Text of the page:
U.S. District Judge Gerhard A. Gesell ordered the Small Business Administration yesterday to reinstate at least temporarily a Washington research firm headed by a white woman to a special minority government contract program.

The temporary reinstatement means the woman's firm will continue to be eligible for about $645,000 in government contracts awarded under the program.

Last summer, the SBA had ruled that Dr. Marilyn Andrulis, the 51 per cent owner of Andrulis Research Corp., was eligible for the program under which the SBA handles certain contracts for other government agencies in an attempt to spread them among minority groups.

However, in the middle of September the SBA notified Dr. Andrulis that she had been dropped from the program because she did not fit SBA's description of being socially or economically disadvantaged.

In issuing the temporary ruling yesterday. Gesell said the hearing that resulted in Dr. Andrulis' removal from the program was improper.

Gesell said that based on the limited hearing held before him yesterday in connection with a suit filed by Dr. Andrulis, her contract eligibility has taken away from her with no notice, no adequate hearing, and no established standards.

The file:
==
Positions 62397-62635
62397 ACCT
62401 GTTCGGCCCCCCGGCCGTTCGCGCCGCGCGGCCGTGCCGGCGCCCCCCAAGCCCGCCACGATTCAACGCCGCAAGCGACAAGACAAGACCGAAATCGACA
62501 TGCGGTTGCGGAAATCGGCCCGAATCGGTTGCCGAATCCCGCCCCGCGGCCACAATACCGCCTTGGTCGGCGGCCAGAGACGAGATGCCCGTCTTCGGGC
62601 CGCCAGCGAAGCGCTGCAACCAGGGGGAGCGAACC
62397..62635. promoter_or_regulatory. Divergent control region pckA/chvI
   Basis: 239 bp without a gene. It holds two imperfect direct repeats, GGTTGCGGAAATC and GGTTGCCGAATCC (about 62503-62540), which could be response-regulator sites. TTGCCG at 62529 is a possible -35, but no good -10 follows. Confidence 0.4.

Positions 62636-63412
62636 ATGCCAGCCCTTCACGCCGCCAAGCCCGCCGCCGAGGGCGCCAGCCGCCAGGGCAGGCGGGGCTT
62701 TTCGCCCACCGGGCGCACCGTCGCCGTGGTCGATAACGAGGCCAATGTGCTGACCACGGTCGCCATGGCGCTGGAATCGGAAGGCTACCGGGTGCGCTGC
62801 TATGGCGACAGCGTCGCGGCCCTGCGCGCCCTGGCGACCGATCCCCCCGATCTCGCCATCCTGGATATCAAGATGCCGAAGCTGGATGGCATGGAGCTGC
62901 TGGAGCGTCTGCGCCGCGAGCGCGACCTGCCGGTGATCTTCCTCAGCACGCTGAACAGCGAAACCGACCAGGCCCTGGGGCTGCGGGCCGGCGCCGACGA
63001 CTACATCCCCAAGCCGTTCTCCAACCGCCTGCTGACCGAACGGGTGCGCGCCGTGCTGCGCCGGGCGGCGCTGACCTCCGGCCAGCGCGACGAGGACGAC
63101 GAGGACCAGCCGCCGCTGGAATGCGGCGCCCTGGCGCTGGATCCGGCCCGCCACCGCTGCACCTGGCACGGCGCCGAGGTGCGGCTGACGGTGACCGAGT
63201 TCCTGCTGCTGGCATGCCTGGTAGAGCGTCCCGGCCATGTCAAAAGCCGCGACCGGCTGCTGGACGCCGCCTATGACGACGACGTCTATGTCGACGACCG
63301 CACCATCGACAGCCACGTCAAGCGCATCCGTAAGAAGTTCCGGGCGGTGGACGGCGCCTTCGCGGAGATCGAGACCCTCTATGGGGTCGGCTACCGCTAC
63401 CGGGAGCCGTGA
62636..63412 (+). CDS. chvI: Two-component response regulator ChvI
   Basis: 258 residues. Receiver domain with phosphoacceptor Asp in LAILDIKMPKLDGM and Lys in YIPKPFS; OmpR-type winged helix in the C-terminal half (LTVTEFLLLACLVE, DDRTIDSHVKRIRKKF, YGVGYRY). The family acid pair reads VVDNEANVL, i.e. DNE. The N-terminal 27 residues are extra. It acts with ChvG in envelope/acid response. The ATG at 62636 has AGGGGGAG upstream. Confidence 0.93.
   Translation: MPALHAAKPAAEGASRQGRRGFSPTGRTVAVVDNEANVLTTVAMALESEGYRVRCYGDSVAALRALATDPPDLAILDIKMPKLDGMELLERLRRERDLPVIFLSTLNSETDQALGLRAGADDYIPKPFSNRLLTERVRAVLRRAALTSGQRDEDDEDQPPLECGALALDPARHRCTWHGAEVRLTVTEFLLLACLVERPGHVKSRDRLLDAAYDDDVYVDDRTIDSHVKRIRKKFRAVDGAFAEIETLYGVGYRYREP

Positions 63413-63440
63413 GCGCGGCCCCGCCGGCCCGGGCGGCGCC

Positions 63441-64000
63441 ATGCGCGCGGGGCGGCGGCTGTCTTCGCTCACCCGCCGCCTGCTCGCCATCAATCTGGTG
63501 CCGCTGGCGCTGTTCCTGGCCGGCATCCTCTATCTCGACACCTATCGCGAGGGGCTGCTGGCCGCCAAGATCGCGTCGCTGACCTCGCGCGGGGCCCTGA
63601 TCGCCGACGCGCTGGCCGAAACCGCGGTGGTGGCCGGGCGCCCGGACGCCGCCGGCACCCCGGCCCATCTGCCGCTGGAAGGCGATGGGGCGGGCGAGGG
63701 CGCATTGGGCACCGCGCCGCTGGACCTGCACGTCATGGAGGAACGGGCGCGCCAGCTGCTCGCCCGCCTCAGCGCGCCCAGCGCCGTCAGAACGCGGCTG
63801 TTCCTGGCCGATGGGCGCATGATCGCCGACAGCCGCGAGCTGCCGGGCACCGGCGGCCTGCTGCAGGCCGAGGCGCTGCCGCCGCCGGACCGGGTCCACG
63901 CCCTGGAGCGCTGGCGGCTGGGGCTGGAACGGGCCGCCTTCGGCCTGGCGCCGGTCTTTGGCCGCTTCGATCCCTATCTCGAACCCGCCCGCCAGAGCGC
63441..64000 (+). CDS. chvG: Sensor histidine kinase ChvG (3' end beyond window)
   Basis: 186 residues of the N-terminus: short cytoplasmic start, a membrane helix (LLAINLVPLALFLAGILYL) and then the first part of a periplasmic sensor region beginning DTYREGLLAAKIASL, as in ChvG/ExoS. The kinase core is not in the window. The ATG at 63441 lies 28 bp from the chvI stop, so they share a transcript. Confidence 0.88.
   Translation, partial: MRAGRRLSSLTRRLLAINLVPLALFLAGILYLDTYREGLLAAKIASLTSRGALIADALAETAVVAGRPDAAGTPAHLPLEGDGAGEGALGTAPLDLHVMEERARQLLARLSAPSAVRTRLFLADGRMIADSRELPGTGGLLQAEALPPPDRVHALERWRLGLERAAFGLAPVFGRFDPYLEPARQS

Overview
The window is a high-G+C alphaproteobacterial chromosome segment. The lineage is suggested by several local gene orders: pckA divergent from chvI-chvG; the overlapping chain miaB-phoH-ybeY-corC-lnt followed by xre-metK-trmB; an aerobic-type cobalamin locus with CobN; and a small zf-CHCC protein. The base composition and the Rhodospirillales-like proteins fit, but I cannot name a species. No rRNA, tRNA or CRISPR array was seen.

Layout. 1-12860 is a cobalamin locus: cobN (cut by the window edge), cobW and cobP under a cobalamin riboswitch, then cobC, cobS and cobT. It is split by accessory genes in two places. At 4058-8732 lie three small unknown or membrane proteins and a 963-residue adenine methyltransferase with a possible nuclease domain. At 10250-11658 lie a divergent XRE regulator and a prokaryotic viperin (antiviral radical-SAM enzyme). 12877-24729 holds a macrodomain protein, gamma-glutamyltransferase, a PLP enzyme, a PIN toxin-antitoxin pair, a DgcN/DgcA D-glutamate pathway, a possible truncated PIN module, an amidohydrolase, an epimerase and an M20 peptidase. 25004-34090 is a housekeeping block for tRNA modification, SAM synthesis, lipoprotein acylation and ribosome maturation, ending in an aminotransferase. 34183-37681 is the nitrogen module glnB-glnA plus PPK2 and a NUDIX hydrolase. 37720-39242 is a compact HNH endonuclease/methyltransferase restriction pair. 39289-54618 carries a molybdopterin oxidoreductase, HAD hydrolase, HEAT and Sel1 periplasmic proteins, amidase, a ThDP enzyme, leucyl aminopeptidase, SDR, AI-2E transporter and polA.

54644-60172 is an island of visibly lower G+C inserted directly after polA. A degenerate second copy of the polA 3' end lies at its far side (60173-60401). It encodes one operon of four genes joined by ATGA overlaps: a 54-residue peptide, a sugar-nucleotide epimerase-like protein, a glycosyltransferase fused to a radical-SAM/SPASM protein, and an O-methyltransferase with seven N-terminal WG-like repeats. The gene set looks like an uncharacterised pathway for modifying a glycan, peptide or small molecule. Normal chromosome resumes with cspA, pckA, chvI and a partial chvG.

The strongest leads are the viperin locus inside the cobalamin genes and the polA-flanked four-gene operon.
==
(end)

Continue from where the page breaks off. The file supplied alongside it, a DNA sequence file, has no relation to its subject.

"The findings were submerged and kept out of sight," Gesell said. "That's not a hearing in the United States of America."

Dr. Andrulis said in her suit that her application for entrance into the SBA's minority contracting program passed all early tests within the agency. She said she was prepared to enter into actual contracts when she heard a "rumor" that she was being removed from the program.

Dr. Andrulis said she checked out the rumor and found out that it was true. A few days later, the SBA informed her that she had been removed from the program because she was a "nonminority," because her partner-husband also is nonminority, because her firm's problems are similar to other small research firms, because she and her husband are worth probably $200,000 or more, and because her sex did not deny her "social or economic contacts" necessary for her field.

Dr. Andrulis claims that, as a woman, she is a minority in her field of research, which includes projects as diverse as anticancer research and antisubmarine warfare. She also claims that the other criteria under which she was removed from the program were either inaccurate or not applied to other similar participants in the program.

She appealed the decision within the SBA, but her appeal was rejected at a hearing at which no transcript was kept.

Gesell said he would issue the temporary order yesterday because Dr. Andrulis's business would be irreparably harmed if she were not eligible for the contracts and because the probability was high that she would ultimately succeed in her suit.